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Take the 30 second arithmetic challenge

My wife’s grandmother is a fearsome character. She’s in her nineties but still has all her wits about her. In fact, she’s got more than her fair share of wits. Whenever we visit her, she hits me with a barrage of questions and puzzles collected from the last several decades of TV quiz shows and newspaper games pages. My worth as a grandson-in-law is directly proportional to how many answers I get right.

One of her favourite modes of attack is the “30 Second Challenge” from the Daily Mail. It looks like this:

quiz0512_800x310

You start with the number on the left, then follow the instructions reading right until you get to the answer at the end. It’s one of Grandma’s favourites because it’s very hard to do in your head when she’s just reading it out!

I decided it would be a fun Sunday morning mental excursion to make a random 30 second challenge generator

MacTutor History of Mathematics website creators honoured by LMS

Edmund Robertson & John O’Connor of the University of St. Andrews have been honoured by the London Mathematical Society for their pioneering MacTutor History of Mathematics website hosted at St. Andrews.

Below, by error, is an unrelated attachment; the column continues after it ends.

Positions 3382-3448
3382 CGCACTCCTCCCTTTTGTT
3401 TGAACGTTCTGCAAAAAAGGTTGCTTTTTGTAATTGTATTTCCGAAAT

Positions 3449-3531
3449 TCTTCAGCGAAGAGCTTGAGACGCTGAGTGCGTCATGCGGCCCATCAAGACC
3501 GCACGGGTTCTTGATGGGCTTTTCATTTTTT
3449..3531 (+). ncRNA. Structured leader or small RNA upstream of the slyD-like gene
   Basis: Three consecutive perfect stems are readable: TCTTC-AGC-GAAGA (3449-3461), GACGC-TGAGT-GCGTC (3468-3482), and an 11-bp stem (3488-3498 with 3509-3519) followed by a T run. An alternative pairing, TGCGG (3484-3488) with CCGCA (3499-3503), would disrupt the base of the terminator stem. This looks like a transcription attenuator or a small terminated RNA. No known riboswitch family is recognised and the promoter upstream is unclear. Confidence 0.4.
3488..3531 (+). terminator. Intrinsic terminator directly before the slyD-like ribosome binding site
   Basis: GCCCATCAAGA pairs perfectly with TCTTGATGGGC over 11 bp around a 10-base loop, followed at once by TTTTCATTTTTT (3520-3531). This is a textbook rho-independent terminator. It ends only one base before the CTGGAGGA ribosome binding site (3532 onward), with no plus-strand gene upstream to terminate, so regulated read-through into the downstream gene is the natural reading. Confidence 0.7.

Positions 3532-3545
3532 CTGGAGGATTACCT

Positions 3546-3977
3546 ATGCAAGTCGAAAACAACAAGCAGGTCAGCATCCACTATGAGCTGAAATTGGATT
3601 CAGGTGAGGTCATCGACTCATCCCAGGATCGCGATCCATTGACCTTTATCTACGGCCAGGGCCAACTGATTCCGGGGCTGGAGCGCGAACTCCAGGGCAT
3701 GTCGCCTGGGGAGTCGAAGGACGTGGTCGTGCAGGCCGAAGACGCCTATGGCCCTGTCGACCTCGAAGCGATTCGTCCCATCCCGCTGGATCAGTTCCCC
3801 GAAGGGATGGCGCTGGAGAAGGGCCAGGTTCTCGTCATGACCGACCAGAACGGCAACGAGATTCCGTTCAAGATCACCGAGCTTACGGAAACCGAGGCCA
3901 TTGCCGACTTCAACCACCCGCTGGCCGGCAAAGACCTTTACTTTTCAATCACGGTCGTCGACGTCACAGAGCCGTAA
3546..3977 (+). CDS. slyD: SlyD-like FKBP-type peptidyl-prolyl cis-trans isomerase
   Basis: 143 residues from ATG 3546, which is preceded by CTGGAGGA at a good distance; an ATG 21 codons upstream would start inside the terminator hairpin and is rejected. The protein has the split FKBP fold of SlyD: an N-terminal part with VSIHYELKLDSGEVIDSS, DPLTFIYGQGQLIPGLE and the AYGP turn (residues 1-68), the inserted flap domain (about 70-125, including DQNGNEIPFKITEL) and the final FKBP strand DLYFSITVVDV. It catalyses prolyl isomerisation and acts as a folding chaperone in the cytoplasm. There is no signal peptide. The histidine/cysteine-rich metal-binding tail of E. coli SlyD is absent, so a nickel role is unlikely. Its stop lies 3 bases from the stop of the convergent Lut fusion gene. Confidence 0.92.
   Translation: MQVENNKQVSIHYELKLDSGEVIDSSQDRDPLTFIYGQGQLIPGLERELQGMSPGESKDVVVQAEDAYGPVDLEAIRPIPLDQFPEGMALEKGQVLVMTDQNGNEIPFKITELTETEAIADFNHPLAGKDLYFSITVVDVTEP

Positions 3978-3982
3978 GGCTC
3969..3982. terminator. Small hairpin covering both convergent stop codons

mactutor dudes

On 3rd July it was announced that both men have received the Hirst Prize, and Edmund Robertson has been been invited to give the associated Hirst Lectureship, all part of LMS 150th Anniversary celebrations.

Things I Made And Did

Since you’re here reading this, you probably know that on October 30th, Matt “Friend of the Site” Parker released his book, Things to Make and Do in the Fourth Dimension. If you’ve gone one further and read it, you might have seen the occasional reference to the website, makeanddo4d.com. If that website is the book’s DVD extras, this is the website’s extras. We’re going to peek behind the scenes and see how it all works. (Spoiler alert: the maths is powered by maths. It’s recursive maths, all the way down.)

Your favourite mathematical party trick has a snazzy website

spliddit

Ariel Procaccia and Jonathan Goldman of Carnegie Mellon University have taken it upon themselves to make fair division problems easier to solve with a flashy new website called Spliddit (eyy, fuhgeddaboudit).

KaTeX is a (partial) alternative to (some of) MathJax

Khan Academy has released a new library to typeset mathematical notation on webpages, called KaTeX.

Have fun playing with curvature


Recently Tim Hutton and Adam Goucher have been playing around with hyperbolic tesselations. That has produced a {4,3,5} honeycomb grid for the reaction-diffusion simulator Ready, which Adam talked about on his blog a couple of days ago. Tim has also made a much simpler toy to play with in your browser: a visualisation of mirror tilings (the Wythoff construction) in spaces with different curvatures.

Hyperplay lets you select the kind of regular polygon you want to tile, and then your mouse controls the curvature of the space it sits in. Certain curvatures produce exact tilings of the space – for example, triangles tile a space with zero curvature – and you get projections of polyhedra for certain positive curvatures.

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